Mr Fothergill's Statice Special Mixed Seeds
Name: Statice, sea lavender (Limonium perezii)
Height: plant is about 15cm high, but flowers stand up to twice that
Climate: cold temperate, warm temperate, arid/semi-arid, sub-tropical and tropical.
Soil: prefers deep, well-drained soil but is adaptable to most soil types, except wet clay.
Position: full sun, but will tolerate light shade.
Flowering: lavender-blue flowers in spring, summer and autumn.
Feeding: regular feeding with a balanced, controlled-release fertiliser.
Watering: young plants require reliable watering as they establish. Older plants will need occasional watering in very dry periods.
Statice is an evergreen perennial that stays relatively close to the ground. The leaves are oval and leathery, and have wavy margins. The statice flowers appear on the tops of strong, wiry stems held above the foliage. Lavender in colour, with a hint of blue and white, they have a straw-like feel, and are often seen in dried flower arrangements.
The long flowering period is a major attraction of sea lavender. In most districts, the plant will flower from spring right up until the start of winter. Its style suits cottage gardens, but it also blends well with native plants, and is suited to coastal gardens.
You can plant statice out at any time of the year into a spot in full sun or very light shade. It will tolerate light frosts. The soil must have good drainage, so make sure you plant it in a raised spot if your soil is heavy clay.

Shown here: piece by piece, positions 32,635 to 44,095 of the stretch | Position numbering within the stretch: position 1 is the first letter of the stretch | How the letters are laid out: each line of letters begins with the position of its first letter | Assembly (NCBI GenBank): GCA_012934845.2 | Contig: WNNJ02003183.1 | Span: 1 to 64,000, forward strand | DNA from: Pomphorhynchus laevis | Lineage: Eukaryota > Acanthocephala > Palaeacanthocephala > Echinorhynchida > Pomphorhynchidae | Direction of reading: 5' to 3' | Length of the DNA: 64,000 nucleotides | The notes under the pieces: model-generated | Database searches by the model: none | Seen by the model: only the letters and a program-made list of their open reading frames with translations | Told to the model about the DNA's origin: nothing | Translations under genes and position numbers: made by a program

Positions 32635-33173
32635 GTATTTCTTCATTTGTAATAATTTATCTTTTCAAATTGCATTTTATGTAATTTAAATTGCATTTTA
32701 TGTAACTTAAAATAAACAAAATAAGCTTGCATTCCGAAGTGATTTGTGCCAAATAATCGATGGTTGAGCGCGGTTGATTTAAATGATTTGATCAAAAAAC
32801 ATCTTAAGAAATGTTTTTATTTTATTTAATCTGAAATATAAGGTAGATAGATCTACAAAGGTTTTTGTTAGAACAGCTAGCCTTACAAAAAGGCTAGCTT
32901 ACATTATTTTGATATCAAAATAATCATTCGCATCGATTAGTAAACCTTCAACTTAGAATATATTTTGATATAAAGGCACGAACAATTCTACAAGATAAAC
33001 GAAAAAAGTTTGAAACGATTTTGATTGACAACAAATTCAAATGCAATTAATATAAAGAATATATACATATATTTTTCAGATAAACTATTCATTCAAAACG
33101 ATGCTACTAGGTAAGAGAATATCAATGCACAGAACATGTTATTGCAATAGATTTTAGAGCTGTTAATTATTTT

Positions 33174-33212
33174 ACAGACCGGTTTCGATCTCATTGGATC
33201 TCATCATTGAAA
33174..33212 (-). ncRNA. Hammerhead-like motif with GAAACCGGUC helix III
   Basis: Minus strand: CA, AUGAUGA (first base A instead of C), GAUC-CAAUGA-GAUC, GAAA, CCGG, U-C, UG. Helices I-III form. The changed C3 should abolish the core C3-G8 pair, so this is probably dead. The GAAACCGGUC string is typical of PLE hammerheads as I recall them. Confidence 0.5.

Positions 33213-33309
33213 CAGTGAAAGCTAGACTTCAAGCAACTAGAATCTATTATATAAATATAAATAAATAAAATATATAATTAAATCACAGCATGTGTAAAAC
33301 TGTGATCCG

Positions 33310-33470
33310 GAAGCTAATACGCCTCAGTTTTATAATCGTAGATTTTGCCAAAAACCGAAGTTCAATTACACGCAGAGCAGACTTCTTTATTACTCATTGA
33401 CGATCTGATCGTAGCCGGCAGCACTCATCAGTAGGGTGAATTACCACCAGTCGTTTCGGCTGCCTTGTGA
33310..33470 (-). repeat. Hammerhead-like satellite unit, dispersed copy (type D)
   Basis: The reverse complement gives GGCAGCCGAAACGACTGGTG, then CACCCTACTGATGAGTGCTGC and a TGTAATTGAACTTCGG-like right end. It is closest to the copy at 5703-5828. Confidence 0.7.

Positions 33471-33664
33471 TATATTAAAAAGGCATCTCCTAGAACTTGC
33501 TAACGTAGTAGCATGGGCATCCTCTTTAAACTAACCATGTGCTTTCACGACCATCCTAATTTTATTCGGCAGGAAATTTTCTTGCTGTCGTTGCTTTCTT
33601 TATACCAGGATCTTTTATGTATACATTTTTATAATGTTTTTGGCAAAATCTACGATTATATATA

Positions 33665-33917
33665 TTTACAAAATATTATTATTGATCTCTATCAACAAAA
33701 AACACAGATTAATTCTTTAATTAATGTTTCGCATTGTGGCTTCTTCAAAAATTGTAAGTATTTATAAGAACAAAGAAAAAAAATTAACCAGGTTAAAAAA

Growing statice is a piece of cake. This is a very easy-going and rewarding plant with few demands. If the soil sits wet for long periods the plants can rot off, so ensure good drainage. Plants can also be easily broken or damaged, so be careful when working around them.
Statice does not require pruning. However, you may find that as the plant ages, some of the lower leaves brown off and die. This is entirely natural. These can be cut off close to the stem to create a tidier looking plant.
Occasionally young statice plants might be attacked by insects, but they very rarely pose a problem. Use a garden insecticide if pest numbers build up.
The easiest way to create new sea lavender plants is to divide larger old ones. Dig the plant up in late winter, making sure you get plenty of the roots. Use a sharp knife or secateurs to cut it into parts, again ensuring that each part has plenty of roots attached. Then simply plant out the separate portions into a sunny, well-drained part of the garden.
Osteospermum: an incredibly tough ground cover with a long flowering period.
Alstroemeria: a herbaceous perennial that lasts a long time as a cut flower in a vase.
Check out our huge range of cottage plants now and get your garden growing!
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